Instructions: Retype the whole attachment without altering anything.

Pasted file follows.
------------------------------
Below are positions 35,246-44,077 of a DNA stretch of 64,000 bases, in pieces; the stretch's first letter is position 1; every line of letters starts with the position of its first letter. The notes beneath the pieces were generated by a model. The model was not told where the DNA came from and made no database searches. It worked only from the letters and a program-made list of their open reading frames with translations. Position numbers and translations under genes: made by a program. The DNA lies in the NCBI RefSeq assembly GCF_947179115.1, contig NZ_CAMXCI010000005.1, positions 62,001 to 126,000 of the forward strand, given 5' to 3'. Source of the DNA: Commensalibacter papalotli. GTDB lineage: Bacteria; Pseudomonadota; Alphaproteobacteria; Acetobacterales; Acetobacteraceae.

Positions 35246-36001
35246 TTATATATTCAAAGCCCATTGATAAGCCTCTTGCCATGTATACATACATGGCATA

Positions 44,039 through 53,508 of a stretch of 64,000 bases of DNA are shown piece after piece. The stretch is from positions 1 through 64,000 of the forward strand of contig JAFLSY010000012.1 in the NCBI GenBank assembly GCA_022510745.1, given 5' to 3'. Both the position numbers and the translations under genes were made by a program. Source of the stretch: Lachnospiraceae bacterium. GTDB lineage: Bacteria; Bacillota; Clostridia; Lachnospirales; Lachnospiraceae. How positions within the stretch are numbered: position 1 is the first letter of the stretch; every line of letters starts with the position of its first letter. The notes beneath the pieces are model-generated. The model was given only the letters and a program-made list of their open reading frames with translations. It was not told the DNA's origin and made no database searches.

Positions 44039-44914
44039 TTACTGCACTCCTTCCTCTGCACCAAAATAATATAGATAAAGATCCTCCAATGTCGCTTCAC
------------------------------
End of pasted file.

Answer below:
Below are positions 35,246-44,077 of a DNA stretch of 64,000 bases, in pieces; the stretch's first letter is position 1; every line of letters starts with the position of its first letter. The notes beneath the pieces were generated by a model. The model was not told where the DNA came from and made no database searches. It worked only from the letters and a program-made list of their open reading frames with translations. Position numbers and translations under genes: made by a program. The DNA lies in the NCBI RefSeq assembly GCF_947179115.1, contig NZ_CAMXCI010000005.1, positions 62,001 to 126,000 of the forward strand, given 5' to 3'. Source of the DNA: Commensalibacter papalotli. GTDB lineage: Bacteria; Pseudomonadota; Alphaproteobacteria; Acetobacterales; Acetobacteraceae.

Positions 35246-36001
35246 TTATATATTCAAAGCCCATTGATAAGCCTCTTGCCATGTATACATACATGGCATA

Positions 44,039 through 53,508 of a stretch of 64,000 bases of DNA are shown piece after piece. The stretch is from positions 1 through 64,000 of the forward strand of contig JAFLSY010000012.1 in the NCBI GenBank assembly GCA_022510745.1, given 5' to 3'. Both the position numbers and the translations under genes were made by a program. Source of the stretch: Lachnospiraceae bacterium. GTDB lineage: Bacteria; Bacillota; Clostridia; Lachnospirales; Lachnospiraceae. How positions within the stretch are numbered: position 1 is the first letter of the stretch; every line of letters starts with the position of its first letter. The notes beneath the pieces are model-generated. The model was given only the letters and a program-made list of their open reading frames with translations. It was not told the DNA's origin and made no database searches.

Positions 44039-44914
44039 TTACTGCACTCCTTCCTCTGCACCAAAATAATATAGATAAAGATCCTCCAATGTCGCTTCAC